Displaying custom summary boxes on WordPress dashboard

You cannot overstate the fact that among the biggest strengths of WordPress as a content management, the WordPress dashboard stands tall. What we can refer to as an admin panel, the dashboard lets the website owners to manage their website seamlessly with remarkable efficiency.

The WordPress dashboard has several virtues that make it so popular in the web development community. The exceptional level of dynamism, easy to understand user interface and a large set of great features well and truly make it a system to reckon with. And then, there are features like drag & drop that further elevate it as the numero uno platform.

Coming back to the customization capability, while the WordPress dashboard’s user-friendly interface but there could be certain features that a webmaster would love to have with their standard dashboard, and can’t find such default features e.g. as an admin you may need to check real quick who amongst all authors published posts last night. This specific information is not available with WordPress dashboard, hence requirement for some customization comes in to picture. Since we need it on our first dashboard, we should use summary boxes to populate this information.

Now lets first understand what summary boxes are?

Summary boxes can be located right on the first screen of your dashboard. As you can see in the picture, they are a way for the admin to find out some statistics or evaluate some data in lieu to their website. Also, they can help the site admins to get a tighter grasp on the kind of feature that their website should or should not contain.

Summary box in WordPress dashboard

This post will cover aspects of generating a summary boxes, how you can insert a simple content and extend that simple content further to WordPress functions, generating systematic outputs as per your requirements. We have included a complex function of generating a list of all users with quick links to edit their profile in the summary box to represent how you can handle complex functions within summary boxes.

Building a Basic Custom Summary Box

We will first begin with absolute basics and create a summary box that simply displays the text “Hello World”. It can then later on be used as a platform to add more complex functions and features.

For creating this simple summary box, add the following code to the functions.php of your WordPress theme:

// Function for outputting the content of dashboard widget
function dashboard_widget_function( $post, $callback_args ) {
echo “Hello World, this is my first Dashboard Widget!”;
}

As is self-explanatory, the above lines will output the text, “Hello, this is my first dashboard widget”.

// Function used in the action hook
function add_dashboard_widgets() {
wp_add_dashboard_widget(‘dashboard_widget’, ‘Example Dashboard Widget’, ‘dashboard_widget_function’);
}

We have labelled the summary box as Example Dashboard widget for which, we have included a function inside the action hook.

// Register the new dashboard widget with the ‘wp_dashboard_setup’ action
add_action(‘wp_dashboard_setup’, ‘add_dashboard_widgets’ );

The final step involves registering the summary box, and in our code, we register it using wp-dashboard-setup.

The summary box created using the above lines will look like the one in the picture:

Building a basic custom summary box in WordPress dashboard

Adding More Dynamism to the Summary Box

With the basic custom summary box in place, we now proceed with making it more dynamic and adding a feature that will give us some some real time data. In our example, we will add functions which will allow the dashboard to display all the users on our site, alongside their roles.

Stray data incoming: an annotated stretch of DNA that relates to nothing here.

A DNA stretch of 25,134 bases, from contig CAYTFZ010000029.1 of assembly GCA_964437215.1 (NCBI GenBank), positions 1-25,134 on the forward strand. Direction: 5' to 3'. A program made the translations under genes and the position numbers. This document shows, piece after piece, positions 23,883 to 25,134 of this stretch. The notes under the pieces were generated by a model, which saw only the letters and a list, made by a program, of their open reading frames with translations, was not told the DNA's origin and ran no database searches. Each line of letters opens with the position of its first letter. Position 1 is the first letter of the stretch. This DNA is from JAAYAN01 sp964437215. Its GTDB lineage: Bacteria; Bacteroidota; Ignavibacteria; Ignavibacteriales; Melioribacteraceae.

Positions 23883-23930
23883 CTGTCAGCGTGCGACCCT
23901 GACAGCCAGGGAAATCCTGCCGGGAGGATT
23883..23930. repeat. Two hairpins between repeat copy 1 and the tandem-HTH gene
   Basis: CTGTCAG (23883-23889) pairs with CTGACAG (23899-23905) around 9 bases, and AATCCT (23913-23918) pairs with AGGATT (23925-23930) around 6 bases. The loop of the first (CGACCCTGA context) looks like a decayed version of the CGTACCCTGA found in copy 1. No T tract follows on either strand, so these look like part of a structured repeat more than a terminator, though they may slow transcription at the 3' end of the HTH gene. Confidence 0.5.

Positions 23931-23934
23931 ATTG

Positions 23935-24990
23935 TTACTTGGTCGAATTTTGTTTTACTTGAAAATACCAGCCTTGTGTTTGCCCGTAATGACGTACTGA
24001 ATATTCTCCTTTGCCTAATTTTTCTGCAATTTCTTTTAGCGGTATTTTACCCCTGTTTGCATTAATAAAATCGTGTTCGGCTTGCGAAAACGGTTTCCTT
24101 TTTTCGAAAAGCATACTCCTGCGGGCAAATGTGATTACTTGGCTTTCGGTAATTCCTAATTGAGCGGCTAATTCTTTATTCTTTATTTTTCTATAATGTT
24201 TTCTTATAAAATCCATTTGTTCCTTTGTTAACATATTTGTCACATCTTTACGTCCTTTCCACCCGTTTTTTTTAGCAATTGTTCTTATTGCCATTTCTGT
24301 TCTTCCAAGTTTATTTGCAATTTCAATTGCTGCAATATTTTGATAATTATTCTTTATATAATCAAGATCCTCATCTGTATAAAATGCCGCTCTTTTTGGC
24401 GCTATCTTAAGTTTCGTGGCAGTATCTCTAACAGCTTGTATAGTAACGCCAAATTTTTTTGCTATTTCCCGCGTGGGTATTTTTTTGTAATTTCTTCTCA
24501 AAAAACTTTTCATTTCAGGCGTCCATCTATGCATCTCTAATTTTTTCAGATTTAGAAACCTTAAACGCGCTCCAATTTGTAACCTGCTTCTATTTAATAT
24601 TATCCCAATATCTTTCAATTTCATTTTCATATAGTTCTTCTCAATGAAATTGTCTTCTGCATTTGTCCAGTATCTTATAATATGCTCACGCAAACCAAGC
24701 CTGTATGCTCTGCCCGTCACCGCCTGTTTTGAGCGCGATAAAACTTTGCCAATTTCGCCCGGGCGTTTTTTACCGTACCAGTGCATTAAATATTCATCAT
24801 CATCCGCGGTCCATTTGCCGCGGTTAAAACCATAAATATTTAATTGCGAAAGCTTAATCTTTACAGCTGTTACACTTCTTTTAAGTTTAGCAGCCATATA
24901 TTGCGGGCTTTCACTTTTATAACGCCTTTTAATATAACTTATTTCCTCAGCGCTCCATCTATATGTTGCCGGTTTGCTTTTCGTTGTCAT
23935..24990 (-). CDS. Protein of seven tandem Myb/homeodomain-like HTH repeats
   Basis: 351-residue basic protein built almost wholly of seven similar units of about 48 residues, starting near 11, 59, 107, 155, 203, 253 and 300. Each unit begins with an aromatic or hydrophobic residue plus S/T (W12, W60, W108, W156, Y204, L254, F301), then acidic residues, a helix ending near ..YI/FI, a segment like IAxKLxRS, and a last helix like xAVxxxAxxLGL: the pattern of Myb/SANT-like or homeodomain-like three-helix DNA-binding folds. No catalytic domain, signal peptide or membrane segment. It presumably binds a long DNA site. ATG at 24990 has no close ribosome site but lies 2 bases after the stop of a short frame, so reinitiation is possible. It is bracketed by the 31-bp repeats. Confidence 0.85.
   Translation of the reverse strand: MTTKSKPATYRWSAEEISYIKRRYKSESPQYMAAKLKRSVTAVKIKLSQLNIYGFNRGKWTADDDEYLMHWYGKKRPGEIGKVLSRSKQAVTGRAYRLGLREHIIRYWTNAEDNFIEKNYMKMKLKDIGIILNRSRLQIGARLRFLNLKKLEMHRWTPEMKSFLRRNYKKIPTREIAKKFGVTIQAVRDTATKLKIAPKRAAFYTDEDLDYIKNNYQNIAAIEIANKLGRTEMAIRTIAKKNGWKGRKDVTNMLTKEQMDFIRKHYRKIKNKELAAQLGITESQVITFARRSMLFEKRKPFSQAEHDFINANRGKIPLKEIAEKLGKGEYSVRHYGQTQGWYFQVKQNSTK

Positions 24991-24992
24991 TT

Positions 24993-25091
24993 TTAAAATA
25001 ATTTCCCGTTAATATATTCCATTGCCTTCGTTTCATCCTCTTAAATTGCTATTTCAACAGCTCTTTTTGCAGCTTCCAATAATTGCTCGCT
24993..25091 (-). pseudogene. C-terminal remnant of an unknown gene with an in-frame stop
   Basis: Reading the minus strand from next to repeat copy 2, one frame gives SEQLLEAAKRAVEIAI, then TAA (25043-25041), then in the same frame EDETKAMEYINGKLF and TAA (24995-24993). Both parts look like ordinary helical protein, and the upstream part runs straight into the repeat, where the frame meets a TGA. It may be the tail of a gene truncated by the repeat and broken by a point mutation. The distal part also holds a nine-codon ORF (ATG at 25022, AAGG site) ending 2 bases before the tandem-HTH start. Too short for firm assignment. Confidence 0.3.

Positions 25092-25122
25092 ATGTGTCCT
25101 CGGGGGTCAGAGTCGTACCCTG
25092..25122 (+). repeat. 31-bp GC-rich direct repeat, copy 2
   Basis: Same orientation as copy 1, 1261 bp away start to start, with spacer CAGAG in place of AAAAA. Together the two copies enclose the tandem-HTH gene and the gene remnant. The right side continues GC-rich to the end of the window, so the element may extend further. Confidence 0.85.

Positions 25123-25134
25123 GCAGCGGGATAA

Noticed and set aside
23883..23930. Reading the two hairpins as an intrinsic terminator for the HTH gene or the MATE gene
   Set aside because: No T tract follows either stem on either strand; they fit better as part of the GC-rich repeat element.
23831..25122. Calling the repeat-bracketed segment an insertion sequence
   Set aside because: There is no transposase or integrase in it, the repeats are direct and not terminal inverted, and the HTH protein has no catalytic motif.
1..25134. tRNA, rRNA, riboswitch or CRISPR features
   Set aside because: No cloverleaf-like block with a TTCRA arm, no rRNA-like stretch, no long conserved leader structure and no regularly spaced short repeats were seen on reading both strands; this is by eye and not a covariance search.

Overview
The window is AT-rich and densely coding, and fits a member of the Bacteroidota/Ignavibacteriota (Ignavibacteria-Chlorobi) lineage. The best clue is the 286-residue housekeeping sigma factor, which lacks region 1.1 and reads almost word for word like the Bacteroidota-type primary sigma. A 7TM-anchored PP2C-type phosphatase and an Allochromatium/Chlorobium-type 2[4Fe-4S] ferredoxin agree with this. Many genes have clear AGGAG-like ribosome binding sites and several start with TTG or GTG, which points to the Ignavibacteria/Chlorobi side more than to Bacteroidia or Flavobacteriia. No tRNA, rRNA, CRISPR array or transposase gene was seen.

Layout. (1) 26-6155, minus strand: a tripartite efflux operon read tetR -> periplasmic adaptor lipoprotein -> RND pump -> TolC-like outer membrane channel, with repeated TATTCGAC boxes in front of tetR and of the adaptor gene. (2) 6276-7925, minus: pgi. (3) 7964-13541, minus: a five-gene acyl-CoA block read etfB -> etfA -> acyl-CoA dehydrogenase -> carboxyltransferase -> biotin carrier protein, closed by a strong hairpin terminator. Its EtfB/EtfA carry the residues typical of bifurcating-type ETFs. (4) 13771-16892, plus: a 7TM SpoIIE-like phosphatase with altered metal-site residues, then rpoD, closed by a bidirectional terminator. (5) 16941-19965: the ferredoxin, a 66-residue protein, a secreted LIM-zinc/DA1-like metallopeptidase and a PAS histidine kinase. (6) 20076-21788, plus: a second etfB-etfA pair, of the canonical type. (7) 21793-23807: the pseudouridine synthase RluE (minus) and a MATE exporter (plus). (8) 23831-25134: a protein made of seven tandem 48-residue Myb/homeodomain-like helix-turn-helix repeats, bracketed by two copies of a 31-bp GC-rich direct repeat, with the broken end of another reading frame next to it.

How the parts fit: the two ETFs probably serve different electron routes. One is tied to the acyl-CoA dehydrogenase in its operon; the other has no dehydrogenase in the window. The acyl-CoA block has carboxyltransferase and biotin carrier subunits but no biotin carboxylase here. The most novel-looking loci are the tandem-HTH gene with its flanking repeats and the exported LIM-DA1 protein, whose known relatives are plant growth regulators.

// Function for outputting the summary box contents

function dashboard_widget_function( $post, $callback_args ) {

//The code for generating the output of summary box comes here

$site_users = get_users();
foreach ( $site_users as $user ) {
echo $user->display_name;
echo $user->roles[0];
echo get_edit_user_link( $user->ID );
}
}

Explaining the Code

For the folks who would prefer more explanation on the code and the mentioned functions, here is the break down:

$site_users = get_users() – It is a default WordPress function that extracts the user details using an array.

foreach ( $site_users as $user ) { } This function helps in the segregation of the users and it obtains the user details individually.

echo $user->display_name; Display the user name

echo $user->roles[0]; Display user role

echo get_edit_user_link( $user->ID ); This function passed the user id to provide the user edit link.

You can also alter the visual character of your WordPress dashboard by the use of some simple enough HTML tags. These tags can be used to add some color and vibrancy to the custom summary box you have created and alter the background.

The summary box explicitly mentioning the user roles looks like this:

Create custom summary boxes on WordPress dashboard

It is worth noting that the above procedure that has gone on to displaying the user roles through the custom summary box can be used to inject several other functionalities. You can use the same functions and techniques to add any type of content to the summary boxes.

The function, function dashboard_widget_function( $post, $callback_args ) is a mother function that you can use at n number of places to bring into effect the preferable customization on your dashboard. For any sort of feature to be injected to dashboard, you simply have to add the code for it below this mother function. The custom summary box you create using the above functions will behave in exactly the same way as the default summary boxes on the dashboard.

Now, it should be possible for you to implement these summary boxes on the dashboard and fetch all the important stats and informational bits without any delay.
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